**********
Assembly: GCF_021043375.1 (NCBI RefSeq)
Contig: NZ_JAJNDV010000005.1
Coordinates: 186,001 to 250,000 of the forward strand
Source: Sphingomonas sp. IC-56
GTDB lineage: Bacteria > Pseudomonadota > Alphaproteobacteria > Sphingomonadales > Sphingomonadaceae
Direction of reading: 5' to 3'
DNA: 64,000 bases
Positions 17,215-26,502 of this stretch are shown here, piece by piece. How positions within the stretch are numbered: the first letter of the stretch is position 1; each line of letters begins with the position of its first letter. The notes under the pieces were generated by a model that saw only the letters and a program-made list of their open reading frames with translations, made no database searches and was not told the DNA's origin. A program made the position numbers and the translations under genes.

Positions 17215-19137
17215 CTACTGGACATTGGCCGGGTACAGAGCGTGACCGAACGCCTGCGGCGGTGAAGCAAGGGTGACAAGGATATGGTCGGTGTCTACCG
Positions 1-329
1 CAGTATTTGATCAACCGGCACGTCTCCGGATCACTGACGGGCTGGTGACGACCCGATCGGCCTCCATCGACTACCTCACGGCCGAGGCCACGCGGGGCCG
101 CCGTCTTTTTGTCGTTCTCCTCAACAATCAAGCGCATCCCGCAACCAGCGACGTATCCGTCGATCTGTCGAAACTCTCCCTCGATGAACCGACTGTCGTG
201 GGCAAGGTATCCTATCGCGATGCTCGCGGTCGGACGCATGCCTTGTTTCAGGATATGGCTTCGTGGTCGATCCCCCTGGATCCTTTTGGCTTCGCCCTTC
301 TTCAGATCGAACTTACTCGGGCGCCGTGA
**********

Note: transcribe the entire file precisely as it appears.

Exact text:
Assembly: GCF_021043375.1 (NCBI RefSeq)
Contig: NZ_JAJNDV010000005.1
Coordinates: 186,001 to 250,000 of the forward strand
Source: Sphingomonas sp. IC-56
GTDB lineage: Bacteria > Pseudomonadota > Alphaproteobacteria > Sphingomonadales > Sphingomonadaceae
Direction of reading: 5' to 3'
DNA: 64,000 bases
Positions 17,215-26,502 of this stretch are shown here, piece by piece. How positions within the stretch are numbered: the first letter of the stretch is position 1; each line of letters begins with the position of its first letter. The notes under the pieces were generated by a model that saw only the letters and a program-made list of their open reading frames with translations, made no database searches and was not told the DNA's origin. A program made the position numbers and the translations under genes.

Positions 17215-19137
17215 CTACTGGACATTGGCCGGGTACAGAGCGTGACCGAACGCCTGCGGCGGTGAAGCAAGGGTGACAAGGATATGGTCGGTGTCTACCG
Positions 1-329
1 CAGTATTTGATCAACCGGCACGTCTCCGGATCACTGACGGGCTGGTGACGACCCGATCGGCCTCCATCGACTACCTCACGGCCGAGGCCACGCGGGGCCG
101 CCGTCTTTTTGTCGTTCTCCTCAACAATCAAGCGCATCCCGCAACCAGCGACGTATCCGTCGATCTGTCGAAACTCTCCCTCGATGAACCGACTGTCGTG
201 GGCAAGGTATCCTATCGCGATGCTCGCGGTCGGACGCATGCCTTGTTTCAGGATATGGCTTCGTGGTCGATCCCCCTGGATCCTTTTGGCTTCGCCCTTC
301 TTCAGATCGAACTTACTCGGGCGCCGTGA